Tuesday, August 10, 2021

"I'm Going To Drown The Baby"


A few years back, someone donated a box of swimming and waterpolo trophies and medals to the preschool. It's the sort of thing we treasure. For a time, they dominated our playground, finding their way into the every game or story. They were mostly plastic, but made to look like gold. The shiny medals with their fabric ribbons became both jewelry and coin-of-the-realm. The statues of fit young women in mid-stroke were especially popular: the children thought they looked like superheroes. 

Over time, the statues became separated from their bases and arms were snapped off. Some became lost in the depths of the sandpit. It's the story of loose parts on our playground: gradually dimming, dwindling, and wearing away. The bits and pieces of the trophies never regained their initial popularity, but they still surfaced in the children's games for several years. Today, they are largely a memory, although last week I spied the upper torso of a muscular male preparing to throw a ball. 

The children asked me for a story. On the playground this has a specific meaning. We start by gathering up a collection of loose parts, then convene in the sandpit row boat where we use them as props to tie together "Once upon and time . . .," "Meanwhile . . .," "It was about this time . . .," and "The end." I found myself holding this torso. I said, "And then along came . . .," then paused for the children to offer their ideas.

Someone shouted, "A baby!"

"Along came a baby . . ." and we continued our story featuring this baby. There is never only one story. The props often transform into new characters with each new story, but in this case the baby remained the baby, playing a part in a half dozen impromptu tales of friendship and adventure. One boy in particular took an interest in the baby, wanting to be responsible for it. At one point he asked me, "Is this metal?"

I replied off-handedly that I thought it was plastic, but he apparently wasn't convinced. As the story-making session began to wrap up, he asked me, "Can I have the baby?"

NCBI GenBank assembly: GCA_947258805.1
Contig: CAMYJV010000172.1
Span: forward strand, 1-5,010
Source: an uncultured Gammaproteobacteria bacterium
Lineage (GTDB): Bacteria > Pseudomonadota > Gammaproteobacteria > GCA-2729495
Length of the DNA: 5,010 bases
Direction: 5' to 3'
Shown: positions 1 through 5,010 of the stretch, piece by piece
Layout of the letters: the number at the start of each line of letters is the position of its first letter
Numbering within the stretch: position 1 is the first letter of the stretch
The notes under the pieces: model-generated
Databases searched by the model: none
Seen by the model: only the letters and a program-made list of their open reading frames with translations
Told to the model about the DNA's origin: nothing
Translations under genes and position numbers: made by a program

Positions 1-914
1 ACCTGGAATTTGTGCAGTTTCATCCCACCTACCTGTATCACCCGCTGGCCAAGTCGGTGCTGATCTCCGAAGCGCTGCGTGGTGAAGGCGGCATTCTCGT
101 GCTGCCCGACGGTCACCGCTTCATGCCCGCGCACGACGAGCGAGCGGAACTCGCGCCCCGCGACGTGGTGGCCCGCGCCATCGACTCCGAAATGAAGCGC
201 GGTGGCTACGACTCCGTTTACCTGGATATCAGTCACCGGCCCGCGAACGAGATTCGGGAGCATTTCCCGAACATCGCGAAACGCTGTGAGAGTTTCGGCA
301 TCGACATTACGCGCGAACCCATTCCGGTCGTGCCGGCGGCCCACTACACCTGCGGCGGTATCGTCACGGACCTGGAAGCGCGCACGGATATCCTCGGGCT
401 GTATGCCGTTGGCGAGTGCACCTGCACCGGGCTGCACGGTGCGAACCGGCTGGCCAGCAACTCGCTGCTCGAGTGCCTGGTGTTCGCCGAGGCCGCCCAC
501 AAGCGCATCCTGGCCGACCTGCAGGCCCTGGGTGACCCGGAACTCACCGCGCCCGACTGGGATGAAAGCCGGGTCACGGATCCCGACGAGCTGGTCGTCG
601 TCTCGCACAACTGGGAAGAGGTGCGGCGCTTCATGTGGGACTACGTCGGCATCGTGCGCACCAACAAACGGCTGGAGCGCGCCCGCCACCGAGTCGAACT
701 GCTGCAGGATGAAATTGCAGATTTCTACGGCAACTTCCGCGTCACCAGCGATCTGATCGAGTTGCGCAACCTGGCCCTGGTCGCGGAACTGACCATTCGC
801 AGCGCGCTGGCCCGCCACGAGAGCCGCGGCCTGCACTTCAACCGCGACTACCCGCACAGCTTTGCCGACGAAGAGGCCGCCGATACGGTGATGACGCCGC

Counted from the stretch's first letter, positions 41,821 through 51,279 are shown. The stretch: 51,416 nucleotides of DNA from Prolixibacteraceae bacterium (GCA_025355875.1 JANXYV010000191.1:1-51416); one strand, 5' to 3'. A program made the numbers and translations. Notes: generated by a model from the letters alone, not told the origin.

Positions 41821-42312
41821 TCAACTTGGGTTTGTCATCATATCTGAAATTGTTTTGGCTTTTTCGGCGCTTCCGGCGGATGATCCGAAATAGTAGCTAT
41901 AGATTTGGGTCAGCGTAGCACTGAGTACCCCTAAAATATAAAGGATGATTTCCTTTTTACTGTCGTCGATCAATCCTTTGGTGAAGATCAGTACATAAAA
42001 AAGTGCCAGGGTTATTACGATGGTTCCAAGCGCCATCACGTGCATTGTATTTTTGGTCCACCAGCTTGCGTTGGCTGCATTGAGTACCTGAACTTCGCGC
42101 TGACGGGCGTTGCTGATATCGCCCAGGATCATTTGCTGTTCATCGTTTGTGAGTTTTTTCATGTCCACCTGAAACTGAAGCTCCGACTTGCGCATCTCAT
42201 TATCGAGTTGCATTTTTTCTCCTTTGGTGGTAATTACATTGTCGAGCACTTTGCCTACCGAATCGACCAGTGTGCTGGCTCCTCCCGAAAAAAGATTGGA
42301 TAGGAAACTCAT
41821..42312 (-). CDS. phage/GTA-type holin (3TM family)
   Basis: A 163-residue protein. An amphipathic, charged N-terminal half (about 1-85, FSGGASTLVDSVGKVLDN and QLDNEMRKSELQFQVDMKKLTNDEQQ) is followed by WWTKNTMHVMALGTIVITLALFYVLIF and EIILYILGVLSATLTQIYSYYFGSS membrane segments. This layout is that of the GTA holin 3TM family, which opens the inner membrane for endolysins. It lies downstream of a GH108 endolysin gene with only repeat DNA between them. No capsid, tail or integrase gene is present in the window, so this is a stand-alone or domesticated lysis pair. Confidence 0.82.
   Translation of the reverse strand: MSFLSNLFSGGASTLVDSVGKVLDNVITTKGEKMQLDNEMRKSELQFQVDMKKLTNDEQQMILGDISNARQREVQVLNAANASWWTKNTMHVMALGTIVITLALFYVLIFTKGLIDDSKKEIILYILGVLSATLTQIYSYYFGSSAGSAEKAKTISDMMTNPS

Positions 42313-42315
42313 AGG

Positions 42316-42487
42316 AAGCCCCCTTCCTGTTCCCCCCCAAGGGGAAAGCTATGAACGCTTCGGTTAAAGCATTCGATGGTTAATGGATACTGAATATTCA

"Sure."

"Okay, I'm going to drown the baby."

"What did you say?" I was certain I'd misunderstood.

"I'm going to drown the baby."

Of course, it's not unheard of for children to incorporate death, even killing, in their games, but these words struck me as particularly brutal, especially as he delivered them in such a matter-of-fact, almost scientific manner. There was none of the "I'm being a bit naughty" delight that usually accompanies these games and I found myself, not worried, but certainly wondering. The boy ran off with a friend to "drown the baby."

I don't know this boy very well, nor his family, so the comment wasn't as easy to dismiss as it might have otherwise been. There was nothing I'd learned about the boy so far that worried me, but drowning babies isn't an every day theme. If there was a baby at home to be a rival for mommy's attention, it might have made sense, but the boy was the youngest. Where had he picked up the idea of drowning babies? It doesn't turn up in children's stories or programming, but maybe he had access to more grown-up fare. The media can certainly plant upsetting ideas in the minds of children. Children often talk about all manner of things at preschool, but it was the sort of emotionless way he had said it -- "I'm going to drown the baby" -- that really struck me.

Presently, I became engaged in other matters and forgot about the boy until he rushed up to me, full of information. "I tried to drown the baby, but I couldn't do it!"

"Well, I'm happy about that," I replied, "I don't like the idea of drowning babies."

"Come look!"

I followed him to a bucket of water where the baby floated in the water. "See?" he said, "The rocks drowned, but the baby floated."

I said, still not getting it, "The baby is swimming."

He looked at me as if I was a special kind of idiot, "No, Teacher Tom, it's floating. That's because it's plastic. If it was metal it would have drowned."

As I stood there appreciating his moment of "Eureka!" I was happy I'd simply wondered, which is, most of the time, the proper stance of an educator. I'd been wrong in all my suppositions and musings. Anything I would have done or said would have been, at best, confusing, not to mention wildly off the mark. My inaction created the space for this perfect experiment designed by him to answer his question.

I said, "Plastic floats and metal sinks."

To which he replied, "That's what I said."

******

"This inspiring book is essential reading for every family choosing a preschool, every teacher working with young children, and every citizen who wonders how we can raise children who will make the world a better place." ~Dr. Laura Markham, author of Peaceful Parent, Happy Kids
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